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When I was 12 I got the best gift a 12-year-old could get: a TV for my room. My parents got me a silver, 13-inch Insignia television with a built-in DVD player.
For some reason my dad wasn’t able to hook up cable to my room. I didn’t mind, though, because I started collecting the Friends seasons on DVD. And that’s all I watched on that TV for years. I would spend Saturdays sitting on my bed watching Chandler, Monica, Rachel, Phoebe, Ross, and Joey for eight consecutive hours.
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I was riveted by each second of each 22-minute episode even though I’d already seen them ten times.
Then I got a cell phone.
It started gradually – my decreased attention span. I was spending less time with Friends and more time texting. I got my first cell phone when I was 14. It was a two-sided phone Beyonce endorsed. One side had a microscopic screen with a keypad, and the other side had a touch screen that didn’t work.
I still watched my little TV, but I was becoming more interested in MSN Messenger and choosing a ringtone for my cell phone.
Then came unlimited data.
I got a Blackberry when I was 16, and with that came endless possibilities. I could be on Facebook wherever I wanted – Even on my bed watching Friends on my TV.
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It became harder to sit still for 22 minutes and watch an episode. Any time a show slowed its pace, I’d look down at my Blackberry and see what was going on somewhere else. Somewhere not on my beloved TV screen.
Now, between my iPhone 6, my 15″ MacBook Pro, and my iPad Mini 2, I’m barely looking at my TV screen – even though I claim to be watching it.
TV is one of my biggest loves, which you probably already know from this blog, and I’ve neglected it for a long time. My poor little TV was sitting in front of me trying to bring me entertainment, but I was ignoring it.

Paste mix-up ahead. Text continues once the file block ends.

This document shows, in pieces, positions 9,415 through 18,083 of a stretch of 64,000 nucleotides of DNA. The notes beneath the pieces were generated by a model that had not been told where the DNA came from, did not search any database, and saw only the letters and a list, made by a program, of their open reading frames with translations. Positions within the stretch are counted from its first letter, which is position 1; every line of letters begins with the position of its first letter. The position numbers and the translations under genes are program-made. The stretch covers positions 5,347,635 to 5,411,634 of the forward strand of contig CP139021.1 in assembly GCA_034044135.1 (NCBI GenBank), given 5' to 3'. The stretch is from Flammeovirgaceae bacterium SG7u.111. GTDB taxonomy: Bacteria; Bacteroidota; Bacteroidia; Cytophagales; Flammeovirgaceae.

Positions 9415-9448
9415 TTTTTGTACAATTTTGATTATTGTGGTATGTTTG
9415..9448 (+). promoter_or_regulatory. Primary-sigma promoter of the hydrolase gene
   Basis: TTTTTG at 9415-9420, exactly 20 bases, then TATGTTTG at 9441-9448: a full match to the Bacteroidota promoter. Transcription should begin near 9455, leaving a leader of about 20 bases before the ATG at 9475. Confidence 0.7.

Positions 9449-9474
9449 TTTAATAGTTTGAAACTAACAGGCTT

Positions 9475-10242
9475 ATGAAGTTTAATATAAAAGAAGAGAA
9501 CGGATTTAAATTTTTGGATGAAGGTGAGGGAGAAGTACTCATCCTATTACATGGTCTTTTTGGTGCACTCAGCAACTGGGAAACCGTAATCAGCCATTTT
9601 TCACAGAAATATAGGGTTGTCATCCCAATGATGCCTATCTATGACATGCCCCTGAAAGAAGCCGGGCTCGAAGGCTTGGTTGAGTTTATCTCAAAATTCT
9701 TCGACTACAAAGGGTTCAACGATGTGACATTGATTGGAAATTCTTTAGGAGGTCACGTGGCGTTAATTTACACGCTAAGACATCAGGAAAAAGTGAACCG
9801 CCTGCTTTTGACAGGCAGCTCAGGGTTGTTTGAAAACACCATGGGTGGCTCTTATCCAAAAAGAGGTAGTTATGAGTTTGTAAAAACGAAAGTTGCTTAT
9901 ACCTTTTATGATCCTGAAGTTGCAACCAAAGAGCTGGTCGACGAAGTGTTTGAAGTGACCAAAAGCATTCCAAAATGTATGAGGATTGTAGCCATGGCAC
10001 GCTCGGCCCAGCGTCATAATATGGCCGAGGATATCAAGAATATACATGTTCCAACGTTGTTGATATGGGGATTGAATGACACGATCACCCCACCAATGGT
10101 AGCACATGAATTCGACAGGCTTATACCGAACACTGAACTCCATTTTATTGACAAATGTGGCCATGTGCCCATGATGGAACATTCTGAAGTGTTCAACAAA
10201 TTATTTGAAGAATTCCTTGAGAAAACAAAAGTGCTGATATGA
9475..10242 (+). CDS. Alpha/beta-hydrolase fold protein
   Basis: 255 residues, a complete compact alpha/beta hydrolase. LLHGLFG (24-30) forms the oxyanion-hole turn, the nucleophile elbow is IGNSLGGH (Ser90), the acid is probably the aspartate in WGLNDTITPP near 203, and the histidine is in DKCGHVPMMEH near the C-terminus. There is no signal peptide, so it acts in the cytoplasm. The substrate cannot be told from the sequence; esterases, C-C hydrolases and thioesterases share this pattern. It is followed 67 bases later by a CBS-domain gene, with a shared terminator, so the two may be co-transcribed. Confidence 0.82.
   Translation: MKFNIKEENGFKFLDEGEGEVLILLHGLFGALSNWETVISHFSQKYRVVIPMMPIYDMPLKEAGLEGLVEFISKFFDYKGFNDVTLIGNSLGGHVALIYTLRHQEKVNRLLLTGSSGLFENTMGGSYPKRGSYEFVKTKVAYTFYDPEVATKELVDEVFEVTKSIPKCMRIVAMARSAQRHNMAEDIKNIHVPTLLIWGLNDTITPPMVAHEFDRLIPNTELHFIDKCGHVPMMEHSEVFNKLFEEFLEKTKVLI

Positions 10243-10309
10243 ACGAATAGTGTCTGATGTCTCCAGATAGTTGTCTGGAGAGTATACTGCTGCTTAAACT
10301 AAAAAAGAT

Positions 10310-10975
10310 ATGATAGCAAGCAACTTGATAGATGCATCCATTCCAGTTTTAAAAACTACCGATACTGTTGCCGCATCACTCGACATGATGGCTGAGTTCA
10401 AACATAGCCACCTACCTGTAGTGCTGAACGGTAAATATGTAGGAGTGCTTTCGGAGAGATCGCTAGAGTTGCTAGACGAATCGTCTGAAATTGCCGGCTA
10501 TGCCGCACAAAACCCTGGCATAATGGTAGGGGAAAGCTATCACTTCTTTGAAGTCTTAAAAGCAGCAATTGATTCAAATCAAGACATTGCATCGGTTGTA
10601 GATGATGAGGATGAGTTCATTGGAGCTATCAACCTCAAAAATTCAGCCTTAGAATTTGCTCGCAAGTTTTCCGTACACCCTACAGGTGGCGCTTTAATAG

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I tell most people about my love of watching TV – which isn’t accurate anymore. If I’m being honest, I now love sitting in front of the TV, looking up occasionally from my phone or computer screen. Or both screens at the same time.
I think most of us are overwhelmed by screens.
We have shorter attention spans because we get bored of one screen too easily, so we look to the next one for something more interesting. Usually we don’t find that something. Then we repeat.
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I know I’m talking about TVs like they’re good for you. Yes, people should spend less time on every screen and just go outside and get some damn fresh air.
But we’re in pretty deep.
It’s more realistic to set goals to focus on one thing at a time. If you need to send a text, send that text. But don’t do it while also taking a quiz on BuzzFeed (which I’ve been guilty of).
I’m setting goals to sit down and watch 22 minutes of uninterrupted TV on my little Insignia. I want to make time for my old Friends.
Yes, I’m still turning my brain off by consuming entertainment through my television, blah blah blah. But at least I’m trying to keep my attention on one thing for longer than the time it takes to watch a Snapchat.
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